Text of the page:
Eighty years ago the Manchester Guardian (as this paper then was)
ran a poll to discover from its readers' votes the "novelists who may
be read in 2029".
George Simmers, on his literary
greatwarfiction blog, has jumped the gun by 20 years with some
satirical reflections on the top five novelists in that poll.
Only another 20 years to go, and the top five are already looking shaky:
They are John Galsworthy (1,180 votes), H. G. Wells (933), Arnold Bennett (654), Rudyard Kipling (455), J. M. Barrie (286).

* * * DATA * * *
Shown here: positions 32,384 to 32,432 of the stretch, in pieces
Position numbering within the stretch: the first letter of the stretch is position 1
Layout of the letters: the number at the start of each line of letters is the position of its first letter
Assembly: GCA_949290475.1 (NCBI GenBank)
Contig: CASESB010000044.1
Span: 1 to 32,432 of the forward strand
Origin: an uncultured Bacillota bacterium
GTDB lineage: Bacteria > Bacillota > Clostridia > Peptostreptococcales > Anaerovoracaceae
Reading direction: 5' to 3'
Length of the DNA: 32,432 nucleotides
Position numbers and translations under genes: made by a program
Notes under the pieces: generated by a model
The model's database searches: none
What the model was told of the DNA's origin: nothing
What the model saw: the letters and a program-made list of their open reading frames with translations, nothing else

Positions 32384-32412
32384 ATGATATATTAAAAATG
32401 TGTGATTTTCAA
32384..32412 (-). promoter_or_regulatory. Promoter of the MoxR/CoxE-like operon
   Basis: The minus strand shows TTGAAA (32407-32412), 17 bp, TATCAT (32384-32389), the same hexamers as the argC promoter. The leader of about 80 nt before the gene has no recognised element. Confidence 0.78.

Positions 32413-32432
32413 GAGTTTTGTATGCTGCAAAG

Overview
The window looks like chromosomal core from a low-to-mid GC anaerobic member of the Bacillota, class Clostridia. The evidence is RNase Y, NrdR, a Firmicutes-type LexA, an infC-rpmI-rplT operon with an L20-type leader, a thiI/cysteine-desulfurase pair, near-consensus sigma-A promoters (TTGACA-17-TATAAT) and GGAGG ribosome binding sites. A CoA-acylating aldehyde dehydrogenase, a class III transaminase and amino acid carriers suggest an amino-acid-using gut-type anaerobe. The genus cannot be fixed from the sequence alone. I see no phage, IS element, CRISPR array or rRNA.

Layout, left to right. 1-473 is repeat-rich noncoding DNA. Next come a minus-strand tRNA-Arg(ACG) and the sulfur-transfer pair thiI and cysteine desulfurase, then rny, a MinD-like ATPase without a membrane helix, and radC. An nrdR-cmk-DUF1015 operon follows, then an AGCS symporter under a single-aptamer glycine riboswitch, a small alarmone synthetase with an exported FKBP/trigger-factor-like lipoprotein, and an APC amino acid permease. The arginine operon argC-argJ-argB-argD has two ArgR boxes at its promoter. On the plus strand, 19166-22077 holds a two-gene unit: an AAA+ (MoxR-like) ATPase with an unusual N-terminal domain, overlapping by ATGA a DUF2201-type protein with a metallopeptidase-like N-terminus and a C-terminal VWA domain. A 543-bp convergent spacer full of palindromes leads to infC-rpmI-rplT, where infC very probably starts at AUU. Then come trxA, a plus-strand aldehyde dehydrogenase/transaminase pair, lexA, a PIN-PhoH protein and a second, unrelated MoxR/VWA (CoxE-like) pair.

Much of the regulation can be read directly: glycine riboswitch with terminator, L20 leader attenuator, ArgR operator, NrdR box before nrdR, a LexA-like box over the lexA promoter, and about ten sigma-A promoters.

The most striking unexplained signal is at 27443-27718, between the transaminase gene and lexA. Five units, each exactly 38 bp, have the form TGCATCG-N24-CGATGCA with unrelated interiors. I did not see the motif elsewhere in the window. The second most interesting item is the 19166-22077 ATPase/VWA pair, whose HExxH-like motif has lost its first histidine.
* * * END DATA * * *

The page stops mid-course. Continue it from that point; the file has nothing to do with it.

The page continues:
of James Joyce, Virginia Woolf, DH Lawrence, Henry Green, Ivy
Compton-Burnett, Agatha Christie, EM Forster, and Jean Rhys? This
distinguished crew either do not figure in the 1929 poll, or clock in
with derisory counts (Joyce gets fewer than 10 votes – alongside Max
Beerbohm, it's pleasing to note).
I love Galsworthy and for that matter Wells. Here is the article. Here is further commentary. By the way, no one back then voted for Agatha Christie, who is now probably the most frequently read of the British writers from that era.
For the pointer I thank the always-excellent Literary Saloon.